Chances of a 25 BPS Hike at 98.9% as FOMC Decision Due Today
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Chances of a 25 BPS Hike at 98.9% as FOMC Decision Due Today

According to fed futures data, there is a nearly 99% chance that the Fed will hike rates by 25 bps on July 26.
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The Federal Open Market Committee (FOMC) will announce its next interest rate move on Wednesday, following a brief break in June. Based on Fed Funds futures contracts, the Federal Reserve (Fed) is nearly guaranteed to raise interest rates by 25 basis points (bps) today.

July Rate Hike is Almost Guaranteed

Following a short pause in June, the Federal Reserve will almost certainly deliver a new 25 bps interest rate increase on Wednesday and return to its rate-hiking campaign to raise borrowing costs and bring down inflation. In specific terms, there is a 98.9% likelihood that the US central bank will jack up rates once again at the July 26 meeting, according to the CME FedWatch tool.

Developed by the Chicago Mercantile Exchange (CME), the FedWatch is a financial market tool that allows investors and traders to monitor the market’s expectations of future interest rate changes by the Fed. The tool calculates the probabilities of interest rate hikes or cuts based on the pricing of Fed Funds futures contracts, providing valuable insights into the market sentiment regarding monetary policy.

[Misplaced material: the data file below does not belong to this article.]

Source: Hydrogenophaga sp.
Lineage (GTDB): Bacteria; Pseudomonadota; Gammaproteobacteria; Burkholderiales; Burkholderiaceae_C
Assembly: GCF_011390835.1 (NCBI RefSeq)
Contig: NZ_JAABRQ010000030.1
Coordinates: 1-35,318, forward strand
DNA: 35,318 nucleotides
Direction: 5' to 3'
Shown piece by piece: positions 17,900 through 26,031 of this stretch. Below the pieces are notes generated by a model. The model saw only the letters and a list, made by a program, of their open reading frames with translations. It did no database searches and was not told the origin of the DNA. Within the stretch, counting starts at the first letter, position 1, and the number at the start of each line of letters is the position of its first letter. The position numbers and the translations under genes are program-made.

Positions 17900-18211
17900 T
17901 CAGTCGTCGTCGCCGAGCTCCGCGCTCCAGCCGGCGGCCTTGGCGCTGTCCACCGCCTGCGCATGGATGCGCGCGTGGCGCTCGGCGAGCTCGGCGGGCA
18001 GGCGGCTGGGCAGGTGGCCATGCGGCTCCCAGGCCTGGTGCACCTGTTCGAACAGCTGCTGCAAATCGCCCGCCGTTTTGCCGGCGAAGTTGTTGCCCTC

While some investors expect this to be the final rate hike in the Fed’s tightening cycle, other market participants are not as convinced. The main reason for this is the significant resilience of the US economy, which could eventually rekindle inflation. For instance, the country’s labor market remains surprisingly strong, with demand for new workers continuously outstripping the number of available jobs.

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Inflation Down by 6% in a Year After Fed’s Series of Rate Increases

If the Fed raises interest rates on Wednesday, as is widely expected, it will mark the central bank’s 10th consecutive increase since May 2022, excluding the last month’s pause. A new 25 bps hike would raise the federal funds rate to a 5.25% – 5.5% target range, further limiting economic activity as the borrowing costs for homes, cars, and other items edge higher.

The Fed’s belligerent rate-hiking campaign has successfully tamed inflation from the 40-year-high of a 9.1% peak observed in June 2022 to 3% in June 2023. Although this represents a noteworthy drop, the annual inflation rate remains higher than the Fed’s desired target of 2%.

Now, economists are debating whether further rate increases are needed to ensure “disinflation” continues or if doing so could cause unnecessary damage to the US economy. Therefore, despite the broad expectations, it remains to be seen whether the Wednesday move will be the Fed’s last hike for 2023.

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Do you think the July hike would be the last rate increase for the year? Let us know in the comments below.